Just less than thirty years ago, I was handed a book written for parents of a new baby with Down syndrome that began with, “Do not put your baby in an institution.” Literally, this was the first line of the book.
Still, a social worker asked if we were “taking the baby home.”
Today I know women who coach doctors and nurses about how to share information about possible, potential, and available, instead of “put away.”
Be Beautiful, Be Yourself
Last weekend Marcus and I attended an important event hosted by The Global Down Syndrome Foundation, an organization founded out of the emotional and intellectual collision of love and anger. Many of us relate to this emotional state. More than once, conversations over the weekend included the phrase, “We’ve come so far, but there is still so much more work to be done!”
In 2018, Marcus walked the runway on the 10th anniversary of the BBBY Fashion Show, the biggest fundraising event in the world for research and medical care affecting the lives of people with Ds. It’s also an incredibly empowering and uplifting night for the models, their celebrity escorts, and the audience.
The next morning, at the restaurant attached to the very hotel that hosted this event, a waitress asked me if Marcus needed a children’s menu.
Lasers shot from my eyes when I replied, “No. He does not need a children’s menu, in fact he’s probably considering a margarita.” I may have burned a hole through the wall, all the way to the street, with the look I shot her way.
Now, to be fair, the young woman returned and apologized. That took some guts since, as I said, my reaction was not subtle. Still…so far to go.
This last weekend when we arrived in Denver, I chatted to the person at the rental car counter about the event. He proceeded to assure me how every “Downs Person” he’s met is “always happy.”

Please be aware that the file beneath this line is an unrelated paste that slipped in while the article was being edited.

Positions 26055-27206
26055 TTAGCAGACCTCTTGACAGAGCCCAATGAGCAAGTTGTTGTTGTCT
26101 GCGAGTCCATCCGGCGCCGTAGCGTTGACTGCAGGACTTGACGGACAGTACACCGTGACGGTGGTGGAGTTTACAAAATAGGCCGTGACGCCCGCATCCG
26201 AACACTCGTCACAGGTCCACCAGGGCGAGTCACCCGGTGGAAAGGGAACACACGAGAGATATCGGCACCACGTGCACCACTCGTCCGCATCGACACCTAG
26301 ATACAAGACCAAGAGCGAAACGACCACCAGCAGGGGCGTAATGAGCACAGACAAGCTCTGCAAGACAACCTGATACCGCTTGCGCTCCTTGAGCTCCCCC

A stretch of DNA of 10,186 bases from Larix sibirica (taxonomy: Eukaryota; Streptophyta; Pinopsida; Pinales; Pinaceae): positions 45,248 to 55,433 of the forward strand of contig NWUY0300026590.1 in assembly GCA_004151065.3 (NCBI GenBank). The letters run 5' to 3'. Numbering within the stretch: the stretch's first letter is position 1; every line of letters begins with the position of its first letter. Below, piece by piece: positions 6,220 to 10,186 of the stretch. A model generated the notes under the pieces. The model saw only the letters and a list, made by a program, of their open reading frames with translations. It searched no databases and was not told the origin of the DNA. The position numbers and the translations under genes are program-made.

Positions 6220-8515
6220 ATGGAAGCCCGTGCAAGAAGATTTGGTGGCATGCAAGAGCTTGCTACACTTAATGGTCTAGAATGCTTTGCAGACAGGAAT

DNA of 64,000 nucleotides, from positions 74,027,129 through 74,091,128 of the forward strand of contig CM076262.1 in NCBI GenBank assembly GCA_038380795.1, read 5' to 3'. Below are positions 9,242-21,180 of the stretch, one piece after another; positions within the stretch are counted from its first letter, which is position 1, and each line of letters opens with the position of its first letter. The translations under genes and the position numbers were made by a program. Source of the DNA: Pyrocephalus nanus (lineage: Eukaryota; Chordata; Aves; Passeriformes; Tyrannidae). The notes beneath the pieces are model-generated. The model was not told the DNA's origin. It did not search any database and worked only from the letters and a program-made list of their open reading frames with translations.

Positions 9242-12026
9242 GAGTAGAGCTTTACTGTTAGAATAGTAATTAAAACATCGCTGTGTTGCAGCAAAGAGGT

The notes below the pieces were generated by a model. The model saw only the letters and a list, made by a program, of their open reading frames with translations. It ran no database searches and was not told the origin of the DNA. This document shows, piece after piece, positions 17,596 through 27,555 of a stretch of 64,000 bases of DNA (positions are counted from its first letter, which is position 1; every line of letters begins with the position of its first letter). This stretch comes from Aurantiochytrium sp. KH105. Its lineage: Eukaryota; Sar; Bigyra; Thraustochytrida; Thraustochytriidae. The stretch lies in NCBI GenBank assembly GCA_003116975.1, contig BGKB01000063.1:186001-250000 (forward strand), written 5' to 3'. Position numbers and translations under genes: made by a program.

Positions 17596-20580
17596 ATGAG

I confirmed to him that is, in fact, not always the case, and Marcus clearly shares when he’s not happy.
So far to go.
Funding and Research
And these are small, small issues (micro-aggressions is the term) compared to the institutionalized negligence, including the dismal appropriation of federal funds for research and medical needs of people with Ds.
This year, Michelle Sie-Whitten shared from the stage, “This year was a banner year for Global, With support from our Congressional Champions and leadership at the National Institutes of Health (NIH), we have successfully advocated for a near-tripling of the federal government’s research budget benefitting people with Down syndrome.”
And yet, Down syndrome is (still) the least funded major genetic condition by our National Institutes of Health despite being the most frequent chromosomal disorder. The work of Global and the advocacy of their partnerships and allies have made a huge difference in the last several years, and they are committed to continue the work, as there is so much work to do.
There have been battles on behalf of Marcus with school(s), doctors, and other professionals over the years. Some we “lost” and some we “retreated.” Marcus and I each became a little more savvy about our advocacy with each experience.
Amanda Booth and her husband, Mike Quinones, have used their platforms to openly share their journey as parents, their joys and struggles, with a strong focus on acceptance for their son, Mikah, and all people with Down syndrome. Amanda was honored at the event in Denver with the Quincy Jones Exceptional Advocacy Award.
In her speech she shared:
“To the parents who came before me that fought so that my child could have an education.” (I thought about all the families who still, STILL have to fight for an appropriate education for their children.)
“And the parents who came before them, that fought to take their babies home from the hospital.” (I thought of Jamie Brewer’s incredible performance in Amy and the Orphans, and of the compelling stories told by Tim Shriver and his family’s work and passion for inclusion, which starts at home.)
“To the parents who show up to therapy, to the parks, and to the classroom with no award, I share this award with you.” (I’m not crying, you’re crying.)
The good news is: There are allies, longtime friends, and fellow advocates who continue to lock arms, teach others, and speak up for change. We feel less and less alone. Most days, we hold hope for the future, but still…
So. Far. To. Go.